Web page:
Inside Hook

China is looking all over the world for help building and flying its fighter jets

China has long had a reputation for copying technology. Now it has gone a step further by copying Western air combat tactics — or rather, paying Westerners to teach them those tactics.


Guatemala’s elections can’t undo years of government corruption

Anti-establishment candidates were barred from running in Sunday’s elections.


Guatemalans vote for new president after divisive campaigns

Voters are also choosing a vice president and 160 representatives in the Guatemalan Congress.


Prigozhin and Putin: Dead Men Walking

In the duel between the Wagner Group’s Yevgeny Prigozhin and Russian President Vladimir Putin, both men lost their nerve.

The Intercept

Far-right parties make comeback in Greek election as conservatives sweep back to power

A little-known political party endorsed by a jailed former lawmaker won seats in Greece’s next parliament in an election Sunday, signaling a political comeback for the far right.

AP News

Greek PM Kyriakos Mitsotakis wins repeat election in early results, securing clear parliamentary majority

Kyriakos Mitsotakis, leader of Greece’s center-right New Democracy party, has won a second four-year term as prime minister.

Mitsotakis is now set to return to the prime minister’s office in a stronger position with his party’s resounding victory in Sunday’s elections, which were dominated by financial stability and cost-of-living issues.

“We have high targets that will transform Greece,” a triumphant Mitsotakis said in his victory speech, promising that “major reforms” would soon be under way.


Belize declared free from malaria by health chiefs

The World Health Organization (WHO) has certified Belize as free of malaria.


Germany: Far-right AfD wins first governing post

The populist AfD party has won a district council election for the first time with Robert Sesselmann elected in Sonneberg. This was despite all other parties urging their supporters to vote for the other candidate.

Deutsche Welle

Russian agents’ threat to family made Prigozhin call off Moscow advance

Details offer clue as to why Wagner Group abandoned coup attempt that revealed ‘real cracks’ in Putin’s authority

The Telegraph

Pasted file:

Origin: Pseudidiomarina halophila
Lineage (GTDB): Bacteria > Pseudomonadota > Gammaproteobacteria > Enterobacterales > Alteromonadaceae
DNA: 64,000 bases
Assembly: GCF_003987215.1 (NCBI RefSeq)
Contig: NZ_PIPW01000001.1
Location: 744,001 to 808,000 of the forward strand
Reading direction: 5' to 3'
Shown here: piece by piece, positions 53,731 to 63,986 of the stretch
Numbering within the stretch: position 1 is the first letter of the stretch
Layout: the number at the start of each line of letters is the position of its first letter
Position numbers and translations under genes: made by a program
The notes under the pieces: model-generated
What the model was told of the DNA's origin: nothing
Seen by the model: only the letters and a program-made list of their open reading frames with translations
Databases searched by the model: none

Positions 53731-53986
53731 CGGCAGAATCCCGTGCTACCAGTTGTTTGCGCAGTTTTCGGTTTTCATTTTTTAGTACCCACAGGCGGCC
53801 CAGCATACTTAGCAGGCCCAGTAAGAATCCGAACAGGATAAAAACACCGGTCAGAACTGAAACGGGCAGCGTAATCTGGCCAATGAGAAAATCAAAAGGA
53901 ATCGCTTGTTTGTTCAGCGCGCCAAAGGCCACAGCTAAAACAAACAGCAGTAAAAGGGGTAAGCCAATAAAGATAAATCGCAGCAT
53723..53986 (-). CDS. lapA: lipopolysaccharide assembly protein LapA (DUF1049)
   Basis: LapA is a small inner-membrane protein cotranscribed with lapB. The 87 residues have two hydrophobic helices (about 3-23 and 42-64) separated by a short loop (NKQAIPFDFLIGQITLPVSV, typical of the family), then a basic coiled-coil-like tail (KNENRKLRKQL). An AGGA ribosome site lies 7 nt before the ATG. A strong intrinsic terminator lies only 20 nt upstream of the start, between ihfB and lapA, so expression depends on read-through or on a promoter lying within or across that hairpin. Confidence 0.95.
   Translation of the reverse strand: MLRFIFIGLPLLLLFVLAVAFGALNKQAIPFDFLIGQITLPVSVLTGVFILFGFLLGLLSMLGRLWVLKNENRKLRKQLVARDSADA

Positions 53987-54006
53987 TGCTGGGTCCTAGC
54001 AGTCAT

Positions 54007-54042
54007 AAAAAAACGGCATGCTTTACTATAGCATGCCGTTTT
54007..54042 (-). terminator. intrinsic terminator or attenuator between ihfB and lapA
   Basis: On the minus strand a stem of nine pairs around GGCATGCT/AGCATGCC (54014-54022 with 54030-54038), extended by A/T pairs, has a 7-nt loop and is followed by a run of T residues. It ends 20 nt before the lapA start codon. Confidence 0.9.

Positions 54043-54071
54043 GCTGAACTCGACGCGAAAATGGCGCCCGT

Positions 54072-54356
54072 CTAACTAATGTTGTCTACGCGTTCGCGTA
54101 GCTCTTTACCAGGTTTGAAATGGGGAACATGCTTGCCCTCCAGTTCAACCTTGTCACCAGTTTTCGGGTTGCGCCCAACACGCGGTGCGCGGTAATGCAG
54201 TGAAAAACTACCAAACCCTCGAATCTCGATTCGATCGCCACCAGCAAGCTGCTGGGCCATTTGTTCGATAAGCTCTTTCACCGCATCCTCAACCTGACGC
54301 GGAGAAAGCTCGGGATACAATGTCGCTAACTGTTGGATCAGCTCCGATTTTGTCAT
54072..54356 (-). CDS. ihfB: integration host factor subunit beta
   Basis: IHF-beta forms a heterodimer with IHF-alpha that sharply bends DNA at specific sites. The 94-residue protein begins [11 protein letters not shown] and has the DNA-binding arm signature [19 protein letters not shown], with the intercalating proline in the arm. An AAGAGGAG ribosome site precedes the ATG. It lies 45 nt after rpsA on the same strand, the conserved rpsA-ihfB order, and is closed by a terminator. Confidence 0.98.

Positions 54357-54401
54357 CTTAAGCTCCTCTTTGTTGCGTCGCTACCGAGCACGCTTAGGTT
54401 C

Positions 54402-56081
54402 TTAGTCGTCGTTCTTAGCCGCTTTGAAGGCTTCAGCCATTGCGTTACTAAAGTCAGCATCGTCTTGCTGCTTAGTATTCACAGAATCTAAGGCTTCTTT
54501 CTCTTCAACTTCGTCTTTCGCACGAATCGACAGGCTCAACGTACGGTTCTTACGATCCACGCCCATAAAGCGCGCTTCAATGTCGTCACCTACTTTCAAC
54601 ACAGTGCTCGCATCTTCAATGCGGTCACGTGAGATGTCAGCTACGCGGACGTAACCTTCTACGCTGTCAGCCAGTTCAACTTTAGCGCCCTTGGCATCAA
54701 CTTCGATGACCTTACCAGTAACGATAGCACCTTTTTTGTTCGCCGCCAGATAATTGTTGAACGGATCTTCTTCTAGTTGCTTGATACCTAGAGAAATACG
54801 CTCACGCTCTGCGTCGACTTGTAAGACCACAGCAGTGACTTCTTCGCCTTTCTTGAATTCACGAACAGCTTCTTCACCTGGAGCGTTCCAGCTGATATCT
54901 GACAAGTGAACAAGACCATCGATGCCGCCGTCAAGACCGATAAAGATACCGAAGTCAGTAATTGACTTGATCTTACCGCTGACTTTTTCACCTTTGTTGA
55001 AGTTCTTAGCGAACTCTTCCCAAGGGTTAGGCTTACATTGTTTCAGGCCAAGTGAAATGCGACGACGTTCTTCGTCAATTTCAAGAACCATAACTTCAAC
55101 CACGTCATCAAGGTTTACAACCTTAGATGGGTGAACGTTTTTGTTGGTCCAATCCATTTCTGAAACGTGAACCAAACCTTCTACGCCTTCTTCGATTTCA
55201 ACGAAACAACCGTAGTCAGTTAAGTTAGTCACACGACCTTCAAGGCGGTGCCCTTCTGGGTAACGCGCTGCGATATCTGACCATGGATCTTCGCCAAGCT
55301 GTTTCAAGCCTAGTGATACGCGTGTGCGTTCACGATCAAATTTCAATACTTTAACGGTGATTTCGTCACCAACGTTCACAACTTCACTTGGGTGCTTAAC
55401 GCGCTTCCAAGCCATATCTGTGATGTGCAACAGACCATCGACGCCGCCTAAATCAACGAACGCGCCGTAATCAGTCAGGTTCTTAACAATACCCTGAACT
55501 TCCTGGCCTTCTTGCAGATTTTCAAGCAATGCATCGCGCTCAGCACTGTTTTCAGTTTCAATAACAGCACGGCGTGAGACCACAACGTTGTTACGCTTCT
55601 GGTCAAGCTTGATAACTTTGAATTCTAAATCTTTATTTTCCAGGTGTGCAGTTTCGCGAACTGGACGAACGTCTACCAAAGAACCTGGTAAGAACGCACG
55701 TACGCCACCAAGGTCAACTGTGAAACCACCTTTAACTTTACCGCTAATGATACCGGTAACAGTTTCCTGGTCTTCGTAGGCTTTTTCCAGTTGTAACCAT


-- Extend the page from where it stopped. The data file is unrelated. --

‘The People Are Silent’: The Main Reason the Wagner Mutiny Bodes Ill for Putin

Prigozhin crossed a line. But it was the reaction of ordinary Russians that should worry the Russian president the most.


‘It was an emotional day’: calm returns to Moscow after Wagner stand-down

Muscovites tell of shock and anxiety in city blindsided by Prigozhin’s short-lived revolt

The Guardian

Hoping for compensation after being evicted along former East German border in 1961

Compensation from the German government could be a step closer for some 12,000 people after they were forced to flee their homes in former East Germany in 1952 and 1961 by Communist authorities.


Taliban supreme leader: Steps toward ‘betterment of women’ taken in Afghanistan

The supreme leader of the Taliban, Hibatullah Akhundzada, said on Sunday that the government has taken “necessary steps” for “the betterment of women” in Afghanistan, as the United Nations sounds alarms about women’s rights in the country.

In a message ahead of the Eid al-Adha holiday, Akhundzada said women’s “Shariah rights have been protected” and that steps have been taken to protect them from forced marriages and other oppressions. 

“Necessary steps have been taken for the betterment of women as half of society in order to provide them with a comfortable and prosperous life according to the Islamic Shariah,” the message said.

“The status of women as a free and dignified human being has been restored and all institutions have been obliged to help women in securing marriage, inheritance and other rights.”

The Hill

Sudan war kills 12 more in Darfur fighting: doctor

Fighting on Sunday between rival Sudanese generals in Darfur killed at least a dozen civilians, said a doctor in the devastated region.


Why is Israel failing to stop Jewish attacks on Palestinians? – analysis

The IDF does not even want this mission and would rather the police deal with it; in the IDF’s first reaction to Huwara, it tried to divert blame to the police.

The Jerusalem Post

Nine dead, dozens injured after Russian warplanes attack near Syrian market

Nine people have been killed and dozens injured after Russian fighter jets bombed a city in Syria’s rebel-controlled northwestern Idlib province, according to the local White Helmets emergency response group.

A fruit and vegetable market was impacted in the Sunday attack on the city of Jisr al-Shughur. One eyewitness told CNN that the “missile had so much pressure and the sharpness hit the crowded market.”


Egypt and India eye ‘strategic partnership’ as Modi visits

India’s Narendra Modi praised his visit to Cairo as “historic” after he and Egypt’s Abdel Fattah el-Sissi pledged to boost trade and diplomatic ties.

Deutsche Welle

Windrush: Hundreds with chronic and mental illness sent back to Caribbean

Formerly classified documents reveal at least 411 people were sent back between the 1950s and the early 1970s, under a scheme that was meant to be voluntary.